How Do You Avoid Being Accused Of Malingering To Collect Workers' Comp Benefits?
Malingering is usually defined as exaggerating an injury or pretending to remain impaired long after your actual injuries have healed. Insurers say that up to 39% of workers' comp claims involve some form of malingering—and that's bad news for the genuinely disabled. When employers and insurers are suspicious, workers often face unnecessary scrutiny into their lives and can end up accused of fraud even when they're legitimately injured. If you're an injured employee, what can you do to avoid being accused of malingering?
Understand the signs of malingering.
If you understand the sort of "red flags" that insurers are looking for when hunting down malingerers, you can try to avoid sending those signals. Some of them—like whether or not your injury occurred near a holiday or just shortly after you hired on—aren't really under your control. Others are easier to manage:
- Make yourself available. If you don't return phone calls, don't show up to your medical exams, and aren't willing to try therapy, you'll give insurance adjusters more reasons to wonder what you might be trying to hide.
- Be careful about describing your symptoms. If your condition varies from day to day, or even changes throughout each day, be absolutely clear about it to your doctor. Be clear about what makes your pain better (such as rest or muscle relaxants) and what makes it worse (like standing in line or driving for more than a few minutes). If you state that you are "always" unable to drive or "always" unable to lift groceries, you open yourself up to accusations of some type of fraud or malingering if you happen to have a good day and decide to drive to the store.
- Don't overstate your pain levels in an effort to be taken seriously. When asked to state your pain level from 1 to 10 (and you'll likely be asked at every single visit, with every doctor), keep in mind that anybody at a level 10 is probably bedridden. Even a level 6 is considered enough to interfere with your normal daily activities.
Make sure that you see your own physician.
Ideally, your primary treating physician should be someone that's treated you for a while. Even if you're required to see a company doctor for the workers' comp claim, make sure that you keep regular appointments with your own physician and see your regular doctor for checkups. That gives you an opportunity to make sure that your own physician's records include information about your condition.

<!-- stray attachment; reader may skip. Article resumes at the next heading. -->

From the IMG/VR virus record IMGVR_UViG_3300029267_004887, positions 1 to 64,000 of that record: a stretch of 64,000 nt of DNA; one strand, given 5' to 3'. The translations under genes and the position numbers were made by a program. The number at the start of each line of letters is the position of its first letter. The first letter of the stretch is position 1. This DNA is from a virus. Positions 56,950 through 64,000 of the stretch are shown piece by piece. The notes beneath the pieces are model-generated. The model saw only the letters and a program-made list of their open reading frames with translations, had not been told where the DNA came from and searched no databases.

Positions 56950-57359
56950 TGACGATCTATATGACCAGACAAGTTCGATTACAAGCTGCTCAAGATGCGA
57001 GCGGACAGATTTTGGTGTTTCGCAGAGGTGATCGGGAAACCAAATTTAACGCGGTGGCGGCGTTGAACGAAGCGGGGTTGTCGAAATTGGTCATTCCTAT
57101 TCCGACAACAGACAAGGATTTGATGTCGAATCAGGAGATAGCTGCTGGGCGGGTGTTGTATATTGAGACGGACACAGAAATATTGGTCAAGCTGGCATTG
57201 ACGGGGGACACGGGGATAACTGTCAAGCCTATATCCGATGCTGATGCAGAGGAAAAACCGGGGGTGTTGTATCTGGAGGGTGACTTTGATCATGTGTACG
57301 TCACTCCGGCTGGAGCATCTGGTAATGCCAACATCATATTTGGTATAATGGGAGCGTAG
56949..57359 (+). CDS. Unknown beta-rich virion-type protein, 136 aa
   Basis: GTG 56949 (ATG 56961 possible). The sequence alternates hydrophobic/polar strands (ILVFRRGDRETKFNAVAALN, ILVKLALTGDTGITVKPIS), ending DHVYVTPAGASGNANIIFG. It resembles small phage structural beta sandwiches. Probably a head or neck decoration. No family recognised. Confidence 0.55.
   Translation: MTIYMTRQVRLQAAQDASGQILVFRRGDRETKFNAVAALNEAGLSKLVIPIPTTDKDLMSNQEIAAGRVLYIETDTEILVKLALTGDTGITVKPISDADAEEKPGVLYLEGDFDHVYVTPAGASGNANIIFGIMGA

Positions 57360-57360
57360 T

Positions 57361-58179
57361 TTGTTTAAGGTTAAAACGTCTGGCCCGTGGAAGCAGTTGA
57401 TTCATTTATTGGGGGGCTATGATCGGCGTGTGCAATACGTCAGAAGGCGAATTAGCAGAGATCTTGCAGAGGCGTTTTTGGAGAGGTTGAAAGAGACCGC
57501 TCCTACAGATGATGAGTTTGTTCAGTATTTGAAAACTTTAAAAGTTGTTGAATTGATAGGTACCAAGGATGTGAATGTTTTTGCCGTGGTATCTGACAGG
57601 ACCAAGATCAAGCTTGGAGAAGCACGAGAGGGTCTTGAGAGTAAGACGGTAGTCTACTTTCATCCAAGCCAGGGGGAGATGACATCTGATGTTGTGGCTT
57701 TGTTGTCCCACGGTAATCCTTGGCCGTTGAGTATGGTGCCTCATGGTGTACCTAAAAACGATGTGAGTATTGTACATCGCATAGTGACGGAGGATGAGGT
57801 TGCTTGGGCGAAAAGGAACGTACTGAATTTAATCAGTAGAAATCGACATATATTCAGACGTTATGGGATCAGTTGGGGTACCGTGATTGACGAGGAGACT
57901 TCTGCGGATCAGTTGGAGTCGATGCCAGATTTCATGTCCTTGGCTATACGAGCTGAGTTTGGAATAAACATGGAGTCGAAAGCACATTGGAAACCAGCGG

If you don't have a longstanding relationship with a physician, this is the time to start to develop one. Avoid discussing your financial situation with your doctor and don't get into a discussion about workers' comp benefits or disability (if you plan to file) until after you've had a chance to be examined and get the doctor's take on your condition. Once you're sure that your doctor knows that your condition is genuine, you can introduce the topic.
Assume that you're being watched.
If you have a serious injury that is likely to keep you off work for a while, assume that you'll be under surveillance at some point or another, with video cameras rolling. Investigators hope to catch you doing something that you've previously told your doctor that you can't do. Investigators are allowed to watch you anywhere in public, including:
- outside your doctor's office
- outside your home
- in the parking lot of the physical therapy office
- on the street
- from a neighbor's yard
Investigators will also try to interview your friends, relatives, and neighbors, hoping that somebody will essentially "tattle" on you and tell them that you're out fishing at the lake or hunting when you're supposedly laid up in bed. For that reason, even if you happen to have a rare good day, it's best to keep the details to yourself instead of sharing with someone that might not turn out to have your best interests at heart.
Hire an attorney to protect your rights.
If you start to feel like your employer or their insurer is questioning your integrity, it's time to hire an attorney (click here for more information)—if you don't already have one. Don't wait until you've already been accused of malingering. Keep in mind that any type of deception involving workers' comp is considered a form of fraud, which means that it carries the potential for criminal penalties.